One of the largest domain name sales of the year was just reported by Uniregistry. The three letter Eko.com domain name was reportedly sold for $1,500,000 last week. Once this sale is archived by DNJournal and NameBio, it will rank as the third largest publicly reported domain name sale of the year. It is also the largest sale of the year via Uniregistry’s brokerage team, ahead of the $300,000 sale of Joyride.com earlier this year.
Towards the end of August of this year, Uniregistry reported the $92,000 sale of Skew.com. The sale was the largest publicly reported sale of the week in DNJournal. It is also the 44th largest sale of the year (to date). Skew.com was acquired by a cryptocurrency data analytics firm called Skew.
This morning, it was reported that Skew raised $2 million in a seed funding round with several investors, including Silicon Valley venture capital firm Kleiner Perkins.
Brokering domain names can be a tough gig. Even when a prospective buyer is interested in a particular domain name, getting a deal closed can be challenging. A domain broker may send dozens of follow-up emails in order to get a buyer to agree to a deal or to induce a reasonable counter offer. It may even take a while to get a response from someone.
It is always neat to see how domain brokers handle follow-up emails with prospects. I think Uniregistry has a pretty neat system in place to enable its clients and brokers communicate with prospective buyers. From what I have seen working with various Uniregistry brokers on purchases, they seem to have their own creative ways to get a response.
For those who don’t follow my Twitter account, I want to share how the persistence of Uniregistry brokers paid off and concluded with a domain name sale. The sale was small ($1,500), but it was an unexpected sale that I entirely attribute to the diligence of Uniregistry, particularly Chris Aguilar. The domain name I sold (which will not be shared) was one I consider inventory and nothing special to me.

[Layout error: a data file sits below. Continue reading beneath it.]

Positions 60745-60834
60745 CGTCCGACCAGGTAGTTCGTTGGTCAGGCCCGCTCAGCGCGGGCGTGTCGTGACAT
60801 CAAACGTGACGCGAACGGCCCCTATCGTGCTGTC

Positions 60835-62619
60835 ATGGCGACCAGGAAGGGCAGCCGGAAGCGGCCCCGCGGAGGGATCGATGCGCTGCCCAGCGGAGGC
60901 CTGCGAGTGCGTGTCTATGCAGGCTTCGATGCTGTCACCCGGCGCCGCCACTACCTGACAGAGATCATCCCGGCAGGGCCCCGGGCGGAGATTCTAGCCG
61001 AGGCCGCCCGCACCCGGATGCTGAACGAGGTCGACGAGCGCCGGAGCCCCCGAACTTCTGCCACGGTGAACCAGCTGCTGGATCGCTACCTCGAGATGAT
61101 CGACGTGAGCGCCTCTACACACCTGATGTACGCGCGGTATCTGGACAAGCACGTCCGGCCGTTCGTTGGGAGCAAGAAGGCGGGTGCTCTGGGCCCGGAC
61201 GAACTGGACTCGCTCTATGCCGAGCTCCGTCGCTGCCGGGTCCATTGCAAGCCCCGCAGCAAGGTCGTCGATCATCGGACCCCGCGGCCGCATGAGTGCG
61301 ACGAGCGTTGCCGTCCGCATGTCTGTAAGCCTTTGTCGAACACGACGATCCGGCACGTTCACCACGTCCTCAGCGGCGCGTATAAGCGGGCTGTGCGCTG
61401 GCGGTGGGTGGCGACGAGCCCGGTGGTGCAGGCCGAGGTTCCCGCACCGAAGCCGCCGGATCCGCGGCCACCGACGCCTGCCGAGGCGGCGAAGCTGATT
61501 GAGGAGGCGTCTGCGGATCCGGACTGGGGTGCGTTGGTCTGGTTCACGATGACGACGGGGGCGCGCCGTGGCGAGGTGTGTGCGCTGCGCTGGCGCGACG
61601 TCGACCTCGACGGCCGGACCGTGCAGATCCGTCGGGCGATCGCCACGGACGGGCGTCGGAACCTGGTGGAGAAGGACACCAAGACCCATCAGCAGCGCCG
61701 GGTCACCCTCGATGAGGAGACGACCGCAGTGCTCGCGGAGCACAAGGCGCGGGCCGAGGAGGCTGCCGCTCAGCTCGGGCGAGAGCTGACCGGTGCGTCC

Have you ever really dived deep into the domain name registrar’s terms of service you agree to every time you register or transfer a domain name? If you are a Uniregistry registrant, there’s some humorous language about not being responsible for domain name issues related to zombie attacks that is hidden in plain sight in the company’s registration agreement.
Here’s an excerpt from the Uniregistry Registration Agreement, under section 2.20 Additional Terms:
I wrote about Uniregistry’s Domain Liquidity initiative last week. I shared that I like the idea of the program even though the exact details about how it will work are a bit sparse right now. I decided to try out Domain Liquidity to see how it works and share my results with you. The program is in its beta phase, and I think this has the potential to be a positive for domain investors.
I submitted a list of 208 domain names for review. (I posted the list in a screenshot below). There were a few one word .com domain names, a couple of .CO domain names, a couple of new gTLD domain names, and plenty of 2 and 3 word .com domain names. I wanted the list to be diverse to really get an idea of the types of domain names that were of interest and the offers for each of them. I don’t really want/need to sell inventory for wholesale prices right now, but I was open to sell if the offers were good enough, and also importantly, I would learn more about this initiative.